PYONGYANG, North Korea — North Korea announced Saturday that an American detained for nearly six months is being tried in the Supreme Court on charges of plotting to overthrow the government, a crime that could draw the death penalty if he is convicted.
The case involving Kenneth Bae, who has been in North Korean custody since early November, further complicates already fraught relations between Pyongyang and Washington following weeks of heightened rhetoric and tensions.
The trial mirrors a similar situation in 2009, when the U.S. and North Korea were locked in a standoff over Pyongyang’s decision to launch a long-range rocket and conduct an underground nuclear test. At the time, North Korea had custody of two American journalists, whose eventual release after being sentenced to 12 years of hard labor paved the way for diplomacy following months of tensions.
Bae was arrested in early November in Rason, a special economic zone in North Korea’s far northeastern region bordering China and Russia, according to official state media. In North Korean dispatches, Bae, a Korean American, is called Pae Jun Ho, the North Korean spelling of his Korean name.
“In the process of investigation he admitted that he committed crimes aimed to topple the DPRK with hostility toward it,” the state-run Korean Central News Agency said Saturday. “His crimes were proved by evidence. He will soon be taken to the Supreme Court of the DPRK to face judgment.”
At least three other Americans detained in recent years also have been devout Christians. While North Korea’s constitution guarantees freedom of religion, in practice only sanctioned services are tolerated by the regime.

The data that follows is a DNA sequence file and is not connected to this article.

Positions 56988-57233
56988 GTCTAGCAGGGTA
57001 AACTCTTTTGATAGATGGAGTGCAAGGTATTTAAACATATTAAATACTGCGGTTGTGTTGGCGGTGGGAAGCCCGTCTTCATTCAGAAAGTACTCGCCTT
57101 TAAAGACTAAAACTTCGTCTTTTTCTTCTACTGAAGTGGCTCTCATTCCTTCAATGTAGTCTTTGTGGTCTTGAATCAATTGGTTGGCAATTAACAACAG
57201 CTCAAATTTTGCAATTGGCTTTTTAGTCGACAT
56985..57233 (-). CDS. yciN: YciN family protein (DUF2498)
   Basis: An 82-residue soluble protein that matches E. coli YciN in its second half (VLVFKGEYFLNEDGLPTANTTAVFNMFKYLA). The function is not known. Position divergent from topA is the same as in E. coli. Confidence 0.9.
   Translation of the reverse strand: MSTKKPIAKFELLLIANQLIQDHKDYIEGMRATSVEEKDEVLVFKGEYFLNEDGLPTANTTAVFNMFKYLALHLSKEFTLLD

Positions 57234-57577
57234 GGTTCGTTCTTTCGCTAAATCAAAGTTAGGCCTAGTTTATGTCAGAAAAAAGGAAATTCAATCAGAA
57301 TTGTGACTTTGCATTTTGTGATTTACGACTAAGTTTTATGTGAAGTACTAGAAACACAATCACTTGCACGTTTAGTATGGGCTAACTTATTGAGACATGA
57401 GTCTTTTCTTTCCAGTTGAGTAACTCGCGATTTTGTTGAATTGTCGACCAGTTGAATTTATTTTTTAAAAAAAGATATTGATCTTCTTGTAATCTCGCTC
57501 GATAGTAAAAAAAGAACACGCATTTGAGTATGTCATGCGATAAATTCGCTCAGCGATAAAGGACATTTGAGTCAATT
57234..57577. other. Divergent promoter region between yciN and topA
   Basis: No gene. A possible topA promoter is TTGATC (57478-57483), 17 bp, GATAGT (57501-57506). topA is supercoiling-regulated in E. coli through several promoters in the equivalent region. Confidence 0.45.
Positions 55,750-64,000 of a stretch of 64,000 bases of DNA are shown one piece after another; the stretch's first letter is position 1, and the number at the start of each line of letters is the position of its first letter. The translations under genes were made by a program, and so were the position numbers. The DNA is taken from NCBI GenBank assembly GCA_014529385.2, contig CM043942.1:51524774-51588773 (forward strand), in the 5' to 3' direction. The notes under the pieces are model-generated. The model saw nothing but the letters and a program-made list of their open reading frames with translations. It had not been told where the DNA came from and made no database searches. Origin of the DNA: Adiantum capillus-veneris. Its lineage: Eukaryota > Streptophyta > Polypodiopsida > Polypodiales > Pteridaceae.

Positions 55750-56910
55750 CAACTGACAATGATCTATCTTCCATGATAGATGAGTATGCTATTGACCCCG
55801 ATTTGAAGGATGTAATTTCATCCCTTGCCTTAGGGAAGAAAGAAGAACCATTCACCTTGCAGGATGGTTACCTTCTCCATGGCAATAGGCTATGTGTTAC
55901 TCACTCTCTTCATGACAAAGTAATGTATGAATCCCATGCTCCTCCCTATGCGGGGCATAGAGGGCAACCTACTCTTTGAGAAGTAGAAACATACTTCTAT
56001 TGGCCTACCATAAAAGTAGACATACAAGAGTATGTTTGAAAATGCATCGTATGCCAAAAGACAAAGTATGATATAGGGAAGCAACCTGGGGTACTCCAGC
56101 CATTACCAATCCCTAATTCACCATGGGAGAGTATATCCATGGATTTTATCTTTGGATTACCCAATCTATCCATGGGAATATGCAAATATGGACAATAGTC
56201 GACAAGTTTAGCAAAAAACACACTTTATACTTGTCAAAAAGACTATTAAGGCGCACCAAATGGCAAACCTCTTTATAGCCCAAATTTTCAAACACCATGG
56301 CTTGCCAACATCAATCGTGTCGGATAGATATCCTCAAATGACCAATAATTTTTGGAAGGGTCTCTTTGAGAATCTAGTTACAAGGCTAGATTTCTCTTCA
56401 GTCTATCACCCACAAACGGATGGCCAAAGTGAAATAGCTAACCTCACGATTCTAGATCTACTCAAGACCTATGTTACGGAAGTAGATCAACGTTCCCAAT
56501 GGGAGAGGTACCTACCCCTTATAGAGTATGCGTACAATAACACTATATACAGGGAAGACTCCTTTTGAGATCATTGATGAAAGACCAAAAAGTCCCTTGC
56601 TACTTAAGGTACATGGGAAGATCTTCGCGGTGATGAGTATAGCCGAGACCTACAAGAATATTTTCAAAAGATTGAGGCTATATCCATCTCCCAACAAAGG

Under North Korea’s criminal code, crimes against the state can draw life imprisonment or the death sentence.
In 2009, American journalists Laura Ling and Euna Lee were sentenced to hard labor for trespassing and unspecified hostile acts after being arrested near the border with China and held for four months.
They were freed later that year to former President Bill Clinton, who flew to Pyongyang to negotiate their release in a visit that then-leader Kim Jong Il treated as a diplomatic coup.
“For North Korea, Bae is a bargaining chip in dealing with the U.S.,” said Koh Yu-hwan, a professor of North Korean Studies at Dongguk University in Seoul, South Korea. “The North will use him in a way that helps bring the U.S. to talks when the mood slowly turns toward dialogue.”
As in 2009, Pyongyang is locked in a standoff with the Obama administration over North Korea’s drive to build nuclear weapons.